Participation in online health communities and perceived social support : elaborating participation types, identification, and interpersonal bonds

dc.contributor.advisorStephens, Keri K.
dc.contributor.committeeMemberBernhardt, Jay
dc.contributor.committeeMemberBarbour, Joshua
dc.contributor.committeeMemberDonovan, Erin
dc.contributor.committeeMemberScott, Craig
dc.creatorZhu, Yaguang
dc.creator.orcid0000-0002-8025-3889
dc.date.accessioned2020-10-02T20:00:28Z
dc.date.available2020-10-02T20:00:28Z
dc.date.created2018-05
dc.date.issued2018-05
dc.date.submittedMay 2018
dc.date.updated2020-10-02T20:00:29Z
dc.description.abstractPresently, an increasing number of people with chronic diseases exchange social support using online health communities (OHCs). They often gain knowledge from interacting with like-others and improve self-management of their disease. Analyzing people’s online participatory behaviors boosts our understanding of the impact of OHCs. This dissertation project describes two interrelated studies that examine the relationship between participation types, group communication mechanisms, and social support. Together, they reveal how people participate in OHCs and provide understanding of the nuanced communicative mechanisms found in online communities that might help people cope and heal when they have a chronic disease. Study One critiques previous methodological approaches as limited by a static conceptualization of participation that (1) dichotomized people’s online interaction (e.g., low participation vs. high participation) and (2) did not allow for variability of OHC participation. To fill the gap, this study advances the conceptualization of OHC participation by defining participation in two equally important dimensions: level of participation (ranging from complete lurking to active posting) and mode of participation (task mode and/or relational mode). This conceptualization is further validated through an empirically-based user typology. Results of cluster analyses identify a fourfold typology of user participation: hybrid-mode posting, task-mode posting, relational-mode posting, and task-mode lurking. Drawing on Prentice et al.’s (1994) common-identity and common-bond framework, Study Two proposes and examines the group communication mechanisms through which members’ OHC participation influences their perceived social support. Results of the SEM model suggest that two group communication mechanisms—identification with the community and interpersonal bonds with other members—mediate the relationship between OHC participation and perceived social support. Specifically, identification has a stronger mediating effect than interpersonal bonds. Furthermore, one-way ANOVAs reveal that identification, interpersonal bonds, and perceived social support vary across different user participation types (as identified in Study One). A discussion of results is offered in addition to study limitations and future directions. Notably, this dissertation makes theoretical progress on the impact of different participation types and group communication mechanisms for benefiting members in OHCs. From an applied perspective, this research contributes to OHC design insights that can potentially (1) enhance users’ participation in OHCs and (2) improve online intervention programs by targeting specific functions of OHCs.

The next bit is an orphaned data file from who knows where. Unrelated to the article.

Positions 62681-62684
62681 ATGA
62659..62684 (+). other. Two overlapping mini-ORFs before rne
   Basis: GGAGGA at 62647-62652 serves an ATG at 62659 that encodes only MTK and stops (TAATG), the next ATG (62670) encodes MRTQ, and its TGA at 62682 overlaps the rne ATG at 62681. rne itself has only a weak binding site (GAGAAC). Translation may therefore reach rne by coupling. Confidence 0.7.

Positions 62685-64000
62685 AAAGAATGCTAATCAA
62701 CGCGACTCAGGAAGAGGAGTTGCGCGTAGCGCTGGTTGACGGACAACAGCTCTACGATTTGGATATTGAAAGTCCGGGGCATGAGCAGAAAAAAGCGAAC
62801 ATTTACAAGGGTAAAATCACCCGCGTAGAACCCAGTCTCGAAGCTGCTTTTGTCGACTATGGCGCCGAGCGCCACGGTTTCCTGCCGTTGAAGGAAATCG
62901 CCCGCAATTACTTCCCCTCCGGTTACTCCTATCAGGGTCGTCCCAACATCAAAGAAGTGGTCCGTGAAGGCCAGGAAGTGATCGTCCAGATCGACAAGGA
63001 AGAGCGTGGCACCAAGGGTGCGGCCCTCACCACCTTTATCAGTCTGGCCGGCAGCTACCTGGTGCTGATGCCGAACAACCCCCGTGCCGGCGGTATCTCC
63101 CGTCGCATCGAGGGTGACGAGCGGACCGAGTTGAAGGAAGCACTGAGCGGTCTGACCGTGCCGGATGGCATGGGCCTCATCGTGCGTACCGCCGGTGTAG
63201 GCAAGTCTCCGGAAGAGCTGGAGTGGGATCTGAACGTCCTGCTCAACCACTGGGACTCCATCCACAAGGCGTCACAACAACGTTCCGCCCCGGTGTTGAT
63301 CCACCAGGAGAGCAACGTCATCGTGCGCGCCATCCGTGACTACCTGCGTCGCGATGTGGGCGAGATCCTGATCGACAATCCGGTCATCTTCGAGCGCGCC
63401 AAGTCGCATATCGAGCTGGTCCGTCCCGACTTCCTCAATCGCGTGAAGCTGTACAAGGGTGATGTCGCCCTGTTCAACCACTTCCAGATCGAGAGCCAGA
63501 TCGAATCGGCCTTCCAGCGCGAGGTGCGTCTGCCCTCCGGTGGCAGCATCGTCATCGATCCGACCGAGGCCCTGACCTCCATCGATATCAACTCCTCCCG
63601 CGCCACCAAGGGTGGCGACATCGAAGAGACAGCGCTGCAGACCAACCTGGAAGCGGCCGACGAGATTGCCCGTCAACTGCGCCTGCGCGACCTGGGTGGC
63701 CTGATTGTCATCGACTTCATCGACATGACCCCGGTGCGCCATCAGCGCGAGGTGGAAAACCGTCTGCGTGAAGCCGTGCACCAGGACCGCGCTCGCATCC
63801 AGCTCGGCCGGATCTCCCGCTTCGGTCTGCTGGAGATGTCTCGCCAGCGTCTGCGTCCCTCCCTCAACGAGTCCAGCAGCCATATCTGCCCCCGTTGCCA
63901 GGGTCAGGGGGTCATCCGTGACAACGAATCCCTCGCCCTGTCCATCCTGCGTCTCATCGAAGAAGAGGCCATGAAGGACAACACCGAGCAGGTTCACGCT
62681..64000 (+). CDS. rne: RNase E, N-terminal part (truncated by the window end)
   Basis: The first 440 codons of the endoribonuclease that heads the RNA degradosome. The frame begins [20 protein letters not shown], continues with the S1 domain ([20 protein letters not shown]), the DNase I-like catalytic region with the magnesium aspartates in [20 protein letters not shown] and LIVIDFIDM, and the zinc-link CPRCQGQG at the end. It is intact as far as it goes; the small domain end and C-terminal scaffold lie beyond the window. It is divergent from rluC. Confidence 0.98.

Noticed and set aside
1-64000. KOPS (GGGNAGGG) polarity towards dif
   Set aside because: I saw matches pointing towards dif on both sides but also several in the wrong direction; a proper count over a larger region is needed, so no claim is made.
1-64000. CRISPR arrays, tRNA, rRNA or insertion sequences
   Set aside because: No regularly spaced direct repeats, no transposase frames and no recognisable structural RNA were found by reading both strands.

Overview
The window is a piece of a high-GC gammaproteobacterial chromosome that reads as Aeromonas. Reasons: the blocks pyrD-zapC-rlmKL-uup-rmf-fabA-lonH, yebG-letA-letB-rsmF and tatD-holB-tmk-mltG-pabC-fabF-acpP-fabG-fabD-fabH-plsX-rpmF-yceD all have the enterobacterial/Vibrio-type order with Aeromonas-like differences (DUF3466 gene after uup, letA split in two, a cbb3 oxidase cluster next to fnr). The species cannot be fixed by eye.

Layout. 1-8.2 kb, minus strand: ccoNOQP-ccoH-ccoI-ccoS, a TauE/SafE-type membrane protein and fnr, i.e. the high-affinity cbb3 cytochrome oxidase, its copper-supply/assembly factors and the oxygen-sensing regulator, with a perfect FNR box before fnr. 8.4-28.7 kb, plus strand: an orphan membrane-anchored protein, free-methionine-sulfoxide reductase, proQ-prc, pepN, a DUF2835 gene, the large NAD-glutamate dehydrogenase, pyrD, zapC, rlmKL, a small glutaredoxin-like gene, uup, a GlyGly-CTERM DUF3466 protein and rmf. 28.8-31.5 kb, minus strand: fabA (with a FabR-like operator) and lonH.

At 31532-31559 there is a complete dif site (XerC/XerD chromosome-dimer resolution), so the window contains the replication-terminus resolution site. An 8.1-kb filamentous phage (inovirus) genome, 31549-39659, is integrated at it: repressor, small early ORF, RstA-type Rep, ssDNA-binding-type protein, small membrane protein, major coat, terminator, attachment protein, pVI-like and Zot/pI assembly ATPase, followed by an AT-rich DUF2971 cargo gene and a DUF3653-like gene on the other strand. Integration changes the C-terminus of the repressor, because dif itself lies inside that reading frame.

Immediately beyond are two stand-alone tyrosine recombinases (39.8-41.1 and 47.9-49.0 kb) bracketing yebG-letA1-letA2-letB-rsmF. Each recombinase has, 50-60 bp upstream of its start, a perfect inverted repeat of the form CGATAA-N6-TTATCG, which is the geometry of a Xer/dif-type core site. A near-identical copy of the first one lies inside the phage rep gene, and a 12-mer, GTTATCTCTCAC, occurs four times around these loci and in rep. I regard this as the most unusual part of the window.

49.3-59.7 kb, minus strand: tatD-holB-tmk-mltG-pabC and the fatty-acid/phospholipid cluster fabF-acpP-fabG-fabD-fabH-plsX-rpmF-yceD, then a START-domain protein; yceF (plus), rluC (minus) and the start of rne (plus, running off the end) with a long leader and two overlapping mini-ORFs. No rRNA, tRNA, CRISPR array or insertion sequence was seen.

dc.description.departmentCommunication Studies
dc.format.mimetypeapplication/pdf
dc.identifier.urihttps://hdl.handle.net/2152/83062
dc.identifier.urihttp://dx.doi.org/10.26153/tsw/10063
dc.language.isoen
dc.subjectOnline health communities
dc.subjectParticipation types
dc.subjectPerceived social support
dc.titleParticipation in online health communities and perceived social support : elaborating participation types, identification, and interpersonal bonds
dc.typeThesis
dc.type.materialtext
thesis.degree.departmentCommunication Studies
thesis.degree.disciplineCommunication Studies
thesis.degree.grantorThe University of Texas at Austin
thesis.degree.levelDoctoral
thesis.degree.nameDoctor of Philosophy

Access full-text files

Original bundle

Now showing 1 - 1 of 1
Loading...
Thumbnail Image
Name:
ZHU-DISSERTATION-2018.pdf
Size:
990.49 KB
Format:
Adobe Portable Document Format

License bundle

Now showing 1 - 2 of 2
No Thumbnail Available
Name:
PROQUEST_LICENSE.txt
Size:
4.45 KB
Format:
Plain Text
Description:
No Thumbnail Available
Name:
LICENSE.txt
Size:
1.84 KB
Format:
Plain Text
Description: